This is effectively a third act in a film that uses its' first two thirds to emphasize the languid slow-moving pace of the characters enjoying a lazy holiday and it could feel as if it drags a little in terms of pacing, but after watching the film this is necessary to emphasize the horror of the murder and the police investigation that follows.

Jean-Paul manages to outwit the police inspector investigating the case with his attempts to cover-up the murder but Marianne begins to suspect that he is the culprit, managing to extract a confession from him with the intention of exposing him to the police.

Although Marianne is filled with horror that Jean-Paul has callously murdered her best friend and former lover she can't bring herself to deliver him to justice, and the film ends with the two in each others' arms - an ending that adds infinitely to the sense of horror and that contrasts the conclusion of "Plein Soleil".

The film's score was provided by Michel Legrand.

Henri Verneuil also directed the 1963 film "Any Number Can Win" - Verneuil is a French director I'm not familiar with but judging by the two films reviewed here he is certainly one whose work demands further investigation.

As a side-note on the casting of Alain Delon opposite the then more famous Jean Gabin, who could be described as a pillar of pre and post-war French cinema, the role of Gabin's sidekick in the heist of casino on the French Riviera was earmarked for Jean-Louis Trintignant who was by then a rising star following films such as "And God Created Woman" compared to the less well-known (in 1963) Delon.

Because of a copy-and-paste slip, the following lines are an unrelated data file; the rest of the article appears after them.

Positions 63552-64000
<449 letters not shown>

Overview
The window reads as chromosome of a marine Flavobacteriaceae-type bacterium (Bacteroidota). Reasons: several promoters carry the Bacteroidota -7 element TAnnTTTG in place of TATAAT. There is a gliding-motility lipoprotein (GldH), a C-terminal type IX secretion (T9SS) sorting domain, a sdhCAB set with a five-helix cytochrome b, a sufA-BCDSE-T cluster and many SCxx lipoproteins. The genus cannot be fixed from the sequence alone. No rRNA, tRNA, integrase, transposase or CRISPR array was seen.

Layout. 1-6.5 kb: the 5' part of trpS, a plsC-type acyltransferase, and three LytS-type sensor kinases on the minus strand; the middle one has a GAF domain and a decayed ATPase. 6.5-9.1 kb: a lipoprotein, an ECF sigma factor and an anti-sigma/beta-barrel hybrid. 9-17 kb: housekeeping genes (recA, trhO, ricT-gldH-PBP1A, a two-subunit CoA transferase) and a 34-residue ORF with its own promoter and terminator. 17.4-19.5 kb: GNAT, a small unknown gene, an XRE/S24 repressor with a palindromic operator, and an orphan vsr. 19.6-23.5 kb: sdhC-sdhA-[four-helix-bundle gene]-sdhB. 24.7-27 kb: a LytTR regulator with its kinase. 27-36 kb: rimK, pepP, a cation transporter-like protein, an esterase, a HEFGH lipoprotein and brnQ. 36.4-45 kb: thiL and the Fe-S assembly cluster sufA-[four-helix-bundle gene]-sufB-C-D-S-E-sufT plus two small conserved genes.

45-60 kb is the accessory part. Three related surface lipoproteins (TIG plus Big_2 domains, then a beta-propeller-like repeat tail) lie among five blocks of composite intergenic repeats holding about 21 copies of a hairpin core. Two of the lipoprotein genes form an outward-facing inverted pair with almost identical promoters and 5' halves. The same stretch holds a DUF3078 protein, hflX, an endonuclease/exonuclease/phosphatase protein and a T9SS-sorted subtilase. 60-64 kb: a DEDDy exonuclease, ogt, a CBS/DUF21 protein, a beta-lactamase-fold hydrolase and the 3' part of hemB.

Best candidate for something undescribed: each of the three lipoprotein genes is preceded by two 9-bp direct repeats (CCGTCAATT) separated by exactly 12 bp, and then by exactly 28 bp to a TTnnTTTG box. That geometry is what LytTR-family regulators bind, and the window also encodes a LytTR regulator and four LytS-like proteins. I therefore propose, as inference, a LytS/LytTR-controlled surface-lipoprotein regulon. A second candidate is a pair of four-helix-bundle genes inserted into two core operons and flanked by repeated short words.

However, Delon was keen to be involved in something removed from the neo-realist films of his career at that point to something more light-hearted and up-beat and so he lobbied the producer Jacques Bar, fiercely for the role.

It turns out to have been a gamble that paid off since Delon is perfect in the role of a petty criminal "Francis Verlot" hired by Gabin's "Mister Charles", a career criminal determined to end his career on a high with a last big job, which parallel's his earlier and somewhat darker film "Touchez Pas Au Grisbi", directed by Jacques Becker in 1954.

It's not easy to see why Jean-Louis Trintignant would have been a first choice since the role required a great deal of physical stunts performed by the actor himself in a similar way to Maurice Ronet's role in "Elevator to The Gallows", and in strikingly similar situations, such as in lift shafts, but Delon proves himself up for the task and is clearly able to pull off the required stunts with apparent ease, and the role could be viewed as a smart career move that raised his profile in French cinema.

The heist which forms the second act of the film ramps up the tension to a level that is necessary to set up the film's payoff, but to reveal that would be a spoiler and there is a lot more to enjoy in this film, from the stylish modernist typography of the opening titles over the score (by Michel Magne, a talented composer whose career was cut tragically short by suicide) and shots of the brand spanking new brutalist apartment blocks in the Paris "banlieue" that have all but erased Mister Charles' old home while he has been doing time in prison.

"La Piscine" /"The Swimming Pool", Dir: Henri Verneuil, 1969

"Any Number can Win". Dir: Henri Verneiul. 1963

Criterion Channel


Post: Blog2_Post
bottom of page